Dave the motorhome has moved, honest he has. He’s now in a gravel car park just a few metres away from the official motorhome sosta – the difference? About 40 steps more into the town and €10 less a night – we make that around 25c a step! We’re here: N43.09575 E11.78807
When we picked up the map from the tourist office yesterday it said in the motorhome parking bit that there was free parking right next to the sosta. Possibly because the sosta is used for the weekly market, so you can’t stay there on a Wednesday night (the market is on Thursday morning), or possibly because the Italians just like free places to park. We don’t care either way, it means we get another day to relax in the amazing town – and we’ll get to look around the market tomorrow morning too.
Waking up this morning the sun was shining, it was a perfect day for relaxing. While supping his umpteenth cup of espresso (the boy is addicted to his new machine) Jay took a wander around to find the free car park, it was right next to where we parked last night, we could even see it out of our window, so after an empty and fill up at service point we pootled round the corner and parked up. Then it was time for Operation De-dirty Dave. We’ve been busy working on our next book and seeing places to give Dave a big clean out, a task normally performed when we’re on a campsite, but we haven’t been on any of those for a while. Jay tackled the bathroom and kitchen while I did the rest. About a kilo of dog fur is now filling up the sosta bin and Dave is feeling much happier about himself.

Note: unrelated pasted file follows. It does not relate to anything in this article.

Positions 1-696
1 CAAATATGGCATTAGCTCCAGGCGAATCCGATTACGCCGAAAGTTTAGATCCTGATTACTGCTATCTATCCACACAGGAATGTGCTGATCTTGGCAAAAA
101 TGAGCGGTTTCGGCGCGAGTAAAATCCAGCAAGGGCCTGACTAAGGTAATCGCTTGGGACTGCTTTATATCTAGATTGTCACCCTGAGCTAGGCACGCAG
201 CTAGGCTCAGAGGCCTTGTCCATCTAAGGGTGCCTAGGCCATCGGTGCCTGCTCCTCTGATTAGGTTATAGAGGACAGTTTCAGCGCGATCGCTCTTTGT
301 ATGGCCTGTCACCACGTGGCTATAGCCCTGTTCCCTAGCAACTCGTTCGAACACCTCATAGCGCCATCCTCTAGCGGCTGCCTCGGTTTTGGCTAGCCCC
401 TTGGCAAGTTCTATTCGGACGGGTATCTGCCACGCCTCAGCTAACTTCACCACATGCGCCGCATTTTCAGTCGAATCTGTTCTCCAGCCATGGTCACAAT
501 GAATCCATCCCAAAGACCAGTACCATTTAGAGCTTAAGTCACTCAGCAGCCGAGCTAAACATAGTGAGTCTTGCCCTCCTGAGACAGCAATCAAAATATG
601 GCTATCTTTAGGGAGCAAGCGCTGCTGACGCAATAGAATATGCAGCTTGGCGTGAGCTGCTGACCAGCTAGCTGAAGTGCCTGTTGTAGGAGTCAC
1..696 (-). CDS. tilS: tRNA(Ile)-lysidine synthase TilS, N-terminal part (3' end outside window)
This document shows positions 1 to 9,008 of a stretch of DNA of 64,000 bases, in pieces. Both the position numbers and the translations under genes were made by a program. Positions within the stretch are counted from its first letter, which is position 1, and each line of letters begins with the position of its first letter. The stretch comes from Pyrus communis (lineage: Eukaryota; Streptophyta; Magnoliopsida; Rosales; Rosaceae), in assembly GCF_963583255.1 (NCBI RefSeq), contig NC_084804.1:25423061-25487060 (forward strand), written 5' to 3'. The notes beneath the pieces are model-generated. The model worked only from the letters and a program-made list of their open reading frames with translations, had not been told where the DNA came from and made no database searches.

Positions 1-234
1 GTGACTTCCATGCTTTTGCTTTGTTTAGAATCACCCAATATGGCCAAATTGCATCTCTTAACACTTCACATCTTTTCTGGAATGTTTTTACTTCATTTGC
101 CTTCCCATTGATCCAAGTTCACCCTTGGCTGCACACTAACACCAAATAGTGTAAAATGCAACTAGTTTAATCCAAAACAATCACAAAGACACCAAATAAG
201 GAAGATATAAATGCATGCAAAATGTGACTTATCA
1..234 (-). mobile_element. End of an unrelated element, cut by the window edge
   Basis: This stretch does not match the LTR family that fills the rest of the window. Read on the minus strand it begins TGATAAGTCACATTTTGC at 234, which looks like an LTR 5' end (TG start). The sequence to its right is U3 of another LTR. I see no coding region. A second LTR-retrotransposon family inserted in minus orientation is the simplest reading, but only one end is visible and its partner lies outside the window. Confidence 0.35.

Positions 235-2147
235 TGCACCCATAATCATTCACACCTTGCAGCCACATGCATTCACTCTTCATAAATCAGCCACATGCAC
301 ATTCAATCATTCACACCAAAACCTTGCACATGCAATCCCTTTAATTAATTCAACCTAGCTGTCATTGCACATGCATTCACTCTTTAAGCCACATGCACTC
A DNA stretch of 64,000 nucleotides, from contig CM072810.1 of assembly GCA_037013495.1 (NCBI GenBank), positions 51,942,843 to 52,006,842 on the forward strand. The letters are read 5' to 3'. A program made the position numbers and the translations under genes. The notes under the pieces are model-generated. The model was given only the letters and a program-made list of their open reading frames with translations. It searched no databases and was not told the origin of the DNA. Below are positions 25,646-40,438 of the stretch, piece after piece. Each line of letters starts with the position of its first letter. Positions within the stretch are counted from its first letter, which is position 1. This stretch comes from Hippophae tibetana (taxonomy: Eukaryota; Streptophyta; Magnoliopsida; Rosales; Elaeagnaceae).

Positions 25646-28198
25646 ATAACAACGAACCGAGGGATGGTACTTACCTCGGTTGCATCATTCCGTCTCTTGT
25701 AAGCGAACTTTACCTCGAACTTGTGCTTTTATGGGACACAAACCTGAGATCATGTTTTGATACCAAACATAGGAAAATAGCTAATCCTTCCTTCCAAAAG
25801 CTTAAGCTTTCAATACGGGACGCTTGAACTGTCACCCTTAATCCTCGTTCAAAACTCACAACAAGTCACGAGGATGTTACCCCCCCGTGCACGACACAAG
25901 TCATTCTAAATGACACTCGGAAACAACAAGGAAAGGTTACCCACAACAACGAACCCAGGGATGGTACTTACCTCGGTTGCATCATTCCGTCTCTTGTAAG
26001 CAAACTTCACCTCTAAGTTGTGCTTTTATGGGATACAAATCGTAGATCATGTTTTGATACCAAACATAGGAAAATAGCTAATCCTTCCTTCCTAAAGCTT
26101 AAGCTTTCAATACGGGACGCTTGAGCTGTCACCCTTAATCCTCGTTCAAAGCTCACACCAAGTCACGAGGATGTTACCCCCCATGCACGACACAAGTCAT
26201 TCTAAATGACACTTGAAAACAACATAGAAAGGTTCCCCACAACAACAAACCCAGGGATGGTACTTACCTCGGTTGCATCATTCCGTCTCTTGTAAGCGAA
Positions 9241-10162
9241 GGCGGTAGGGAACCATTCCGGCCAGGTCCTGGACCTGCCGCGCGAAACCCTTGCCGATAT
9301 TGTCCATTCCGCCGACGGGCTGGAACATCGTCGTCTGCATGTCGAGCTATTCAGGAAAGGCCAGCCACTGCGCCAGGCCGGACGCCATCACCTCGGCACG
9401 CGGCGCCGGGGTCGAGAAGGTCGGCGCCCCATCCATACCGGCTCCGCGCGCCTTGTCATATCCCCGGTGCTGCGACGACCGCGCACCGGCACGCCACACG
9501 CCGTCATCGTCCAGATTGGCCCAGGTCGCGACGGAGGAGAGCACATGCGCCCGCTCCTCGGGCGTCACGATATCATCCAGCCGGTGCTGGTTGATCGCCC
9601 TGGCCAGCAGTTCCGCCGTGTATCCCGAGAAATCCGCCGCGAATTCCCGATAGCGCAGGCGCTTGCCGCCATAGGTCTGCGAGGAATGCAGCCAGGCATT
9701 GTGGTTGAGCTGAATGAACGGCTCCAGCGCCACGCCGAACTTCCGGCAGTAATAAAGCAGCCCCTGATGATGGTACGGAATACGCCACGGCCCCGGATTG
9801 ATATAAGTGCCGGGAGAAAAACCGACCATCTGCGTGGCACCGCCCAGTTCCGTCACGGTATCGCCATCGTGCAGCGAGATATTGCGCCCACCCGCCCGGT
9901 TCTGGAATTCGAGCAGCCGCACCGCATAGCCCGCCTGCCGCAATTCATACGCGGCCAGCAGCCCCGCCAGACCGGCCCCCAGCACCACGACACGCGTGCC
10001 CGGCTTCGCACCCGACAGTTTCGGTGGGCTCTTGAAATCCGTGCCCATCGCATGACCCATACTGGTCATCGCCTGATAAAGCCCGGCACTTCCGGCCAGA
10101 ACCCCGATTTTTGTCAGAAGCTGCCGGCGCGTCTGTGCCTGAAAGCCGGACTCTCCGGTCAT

About lunchtime, just as all the shops are starting to close, we headed up into town and wandered, getting lost in the maze of tiny alleys and narrow steep passageways that make up this place. Fortunately it’s only about a mile long, so we were never too lost. As we rounded the corner into the main square we could hear voices. In comparison to the silence yesterday where we were the only ones in it, today was like a theme park as two bus loads of school children spilled out the town hall with free time on their hands. The teachers had wisely taken to the local cafe and were supping coffees, leaving their charges to, well, charge.
Spotting somewhere that not only does food and is open, but has Italians sitting outside it we dived in. Ordering a plate of the local antipasto to share we sat in the sunshine and listened to the children play and the cathedral bells chime the hour, oh not just once for one pm, no they rang non-stop for the whole hour! Jay enjoyed more caffeine in a coke while I had a hot chocolate so thick I could stand the spoon up in it. A huge plate of various cured meats arrived with a stack of thick white bread and we ignored our knives and forks and tore in with our fingers. This is what travelling is all about.
Slowly, like cats, the children were herded up and accompanied off the square, the bells fell silent (either that or I’d finally gone deaf) and peace was restored. We wandered around the town some more, taking in the views over the Tuscan countryside which were shrouded in mist yesterday.
One final detour on our way back to Dave, the supermarket, to pick up some of the local vino. Unable to part with €8.50 for the cheapest bottle of Vino Nobile (which used to be drunk by popes and nobles) and would surely be wasted on our palettes, I opted for two bottles of Montepulciano D’Abruzzo and a pack of dried porcini mushrooms which all together cost less than the bottle of Nobile.
The sun has set and the wine is now open. On a blind taste test neither of us could tell the difference between one of the new purchases and the remains of last nights Chianti – so it is a good job I didn’t splash out!